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Cyber-war game case study: Preparing for a ransomware attack

In this real-world cyber-war game case study, an exercise on ransomware preparedness helped a company discover shortcomings in its incident response plan.

Enterprises often talk about the need for cyber-war gaming but struggle when it comes to the nuts and bolts of conducting one. Information is available on how to construct and implement a cyber-war game, but putting one into practice is another question.

The following case study is an account of the experiences of a real-world CISO conducting a cyber-war game. The company is a midsize firm of around 3,000 employees with distributed operations across the U.S. It has a heavy emphasis on knowledge work and no manufacturing plants or retail stores.

Editor's note: The company that conducted the cyber-war game wishes to remain anonymous. The author has annotated the interview with the CISO with observations and insights.

What inspired the decision to cyber-war game?

"We were really being pushed by our board to do better on ransomware. We've never been hit, but we realize the risk is much greater than it used to be. So, we focused on what do we need to do make ourselves more prepared and more resilient," the CISO said.

In Nemertes' experience, this is typical. The decision to hold cyber-war games comes from senior-level management, including the CEO and, sometimes, the board. The concern is that executives and the board lack insight into what might happen in the event of an attack, and they want something more concrete than assurances from the CISO.

How did you prepare for the cyber-war game?

In preparation for the war game, the CISO said, the security team completely revised and updated the company's incident response plan (IRP). It then developed a ransomware-specific version of the IRP.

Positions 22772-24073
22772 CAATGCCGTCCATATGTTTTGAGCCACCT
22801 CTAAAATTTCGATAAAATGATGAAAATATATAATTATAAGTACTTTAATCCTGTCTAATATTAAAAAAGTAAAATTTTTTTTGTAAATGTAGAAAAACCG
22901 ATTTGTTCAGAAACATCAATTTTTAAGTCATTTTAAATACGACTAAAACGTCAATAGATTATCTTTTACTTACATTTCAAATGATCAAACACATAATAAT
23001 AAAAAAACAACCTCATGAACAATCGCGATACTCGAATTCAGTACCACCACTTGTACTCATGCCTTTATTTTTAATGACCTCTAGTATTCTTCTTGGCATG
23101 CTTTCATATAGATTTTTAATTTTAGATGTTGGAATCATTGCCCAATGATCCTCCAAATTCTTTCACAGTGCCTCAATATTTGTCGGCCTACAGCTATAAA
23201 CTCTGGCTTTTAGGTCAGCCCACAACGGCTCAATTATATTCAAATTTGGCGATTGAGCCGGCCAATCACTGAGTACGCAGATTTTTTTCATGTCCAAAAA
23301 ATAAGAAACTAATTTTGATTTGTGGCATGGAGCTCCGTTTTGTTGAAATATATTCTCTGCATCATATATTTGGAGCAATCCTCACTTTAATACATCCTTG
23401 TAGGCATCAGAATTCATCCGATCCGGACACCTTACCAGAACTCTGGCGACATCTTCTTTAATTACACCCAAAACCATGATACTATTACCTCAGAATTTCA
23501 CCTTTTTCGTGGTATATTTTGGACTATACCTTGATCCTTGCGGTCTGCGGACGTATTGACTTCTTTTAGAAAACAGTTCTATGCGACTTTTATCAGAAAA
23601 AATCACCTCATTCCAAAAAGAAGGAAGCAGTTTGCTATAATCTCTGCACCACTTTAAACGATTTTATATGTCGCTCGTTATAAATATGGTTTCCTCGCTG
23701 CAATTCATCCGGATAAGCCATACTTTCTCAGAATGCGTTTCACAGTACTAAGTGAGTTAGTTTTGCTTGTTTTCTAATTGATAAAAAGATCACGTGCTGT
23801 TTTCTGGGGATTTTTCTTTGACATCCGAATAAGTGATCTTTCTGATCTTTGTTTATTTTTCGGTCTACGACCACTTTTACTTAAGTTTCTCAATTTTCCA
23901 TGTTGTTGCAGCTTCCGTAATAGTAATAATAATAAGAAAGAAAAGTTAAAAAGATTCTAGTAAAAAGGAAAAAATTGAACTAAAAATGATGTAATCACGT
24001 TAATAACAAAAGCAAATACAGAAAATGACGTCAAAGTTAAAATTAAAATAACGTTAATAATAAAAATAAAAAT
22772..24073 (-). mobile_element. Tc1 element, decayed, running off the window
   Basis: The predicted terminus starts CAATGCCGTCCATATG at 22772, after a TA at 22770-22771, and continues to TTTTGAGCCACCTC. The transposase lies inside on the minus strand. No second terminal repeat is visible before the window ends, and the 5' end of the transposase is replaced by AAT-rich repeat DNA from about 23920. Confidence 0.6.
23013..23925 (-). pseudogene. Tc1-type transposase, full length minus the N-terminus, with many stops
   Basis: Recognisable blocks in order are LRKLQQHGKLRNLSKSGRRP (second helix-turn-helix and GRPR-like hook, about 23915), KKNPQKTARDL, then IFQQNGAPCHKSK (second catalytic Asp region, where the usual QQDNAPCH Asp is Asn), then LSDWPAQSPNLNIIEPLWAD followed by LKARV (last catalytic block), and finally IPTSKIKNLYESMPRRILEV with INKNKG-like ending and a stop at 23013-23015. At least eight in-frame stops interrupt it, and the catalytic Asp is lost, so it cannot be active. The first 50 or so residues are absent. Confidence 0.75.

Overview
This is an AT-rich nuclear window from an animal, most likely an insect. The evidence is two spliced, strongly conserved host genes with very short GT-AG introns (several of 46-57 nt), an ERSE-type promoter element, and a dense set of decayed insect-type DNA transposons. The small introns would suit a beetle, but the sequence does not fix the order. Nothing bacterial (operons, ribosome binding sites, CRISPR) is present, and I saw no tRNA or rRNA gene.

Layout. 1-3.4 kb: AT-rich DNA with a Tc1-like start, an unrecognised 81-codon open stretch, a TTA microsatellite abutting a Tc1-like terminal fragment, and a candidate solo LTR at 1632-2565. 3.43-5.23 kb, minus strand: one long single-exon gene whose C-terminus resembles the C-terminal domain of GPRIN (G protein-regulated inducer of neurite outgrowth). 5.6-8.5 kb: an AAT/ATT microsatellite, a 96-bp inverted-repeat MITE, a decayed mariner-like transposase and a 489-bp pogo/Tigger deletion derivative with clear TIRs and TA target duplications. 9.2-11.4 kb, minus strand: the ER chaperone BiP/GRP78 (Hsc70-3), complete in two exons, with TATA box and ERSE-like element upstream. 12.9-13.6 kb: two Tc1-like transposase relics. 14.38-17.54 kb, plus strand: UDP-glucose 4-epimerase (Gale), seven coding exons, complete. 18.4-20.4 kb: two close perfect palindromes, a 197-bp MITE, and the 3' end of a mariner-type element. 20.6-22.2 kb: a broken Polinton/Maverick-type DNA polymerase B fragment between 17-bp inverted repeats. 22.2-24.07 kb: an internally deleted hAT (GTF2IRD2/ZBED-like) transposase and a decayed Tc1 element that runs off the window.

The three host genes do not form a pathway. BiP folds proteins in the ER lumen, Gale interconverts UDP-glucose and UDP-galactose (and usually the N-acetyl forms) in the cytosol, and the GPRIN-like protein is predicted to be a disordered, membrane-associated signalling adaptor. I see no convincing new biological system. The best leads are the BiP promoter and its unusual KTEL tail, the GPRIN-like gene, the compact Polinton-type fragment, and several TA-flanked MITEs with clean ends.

After those two tasks were completed, the CISO said the team conducted "a technical incident response focused on detection, containment and restoration of services."

In Nemertes' view, this is the right way to prepare for a cyber-war game. The company's board was specifically concerned about ransomware, so the security team made sure it had both a general-purpose IRP and a ransomware-specific playbook.

Before conducting any kind of cyber-war game or tabletop exercise, companies should have, at minimum, preliminary guidelines on how to respond.

Did you use a partner? If so, how did you select a partner?

The CISO reported that, as with the vast majority of CISOs Nemertes works with, the company worked with an outside firm.

When selecting the partner, the CISO looked at the following things:

  • its expertise and capabilities;
  • how it viewed a ransomware cyber-war game as different from other cyber-war games; and
  • its ongoing history and relationship with the firm.

Because he and his company had a positive experience with the provider previously, the CISO said it made the decision to repeat the exercise with that partner.

What outputs were you looking to achieve?

The main objectives, the CISO said, were to get everybody aware of how ransomware attacks are different and for both the security team and the organization as a whole to learn how a ransomware-specific playbook works. "There [were] a lot of new people who hadn't previously gone through the tabletop exercise," he added.

In general, "awareness of gaps in the response" is one of the main goals most organizations have for cyber-war gaming. By going through the exercise, security teams can flag areas for improvement.

Were those results achieved?

The CISO said the cyber-war game exercise delivered the intended results. The primary gap the company found was -- not surprisingly -- in the area of communication. "Even though we emphasized improving our communications aspect, there still are communication gaps," he said.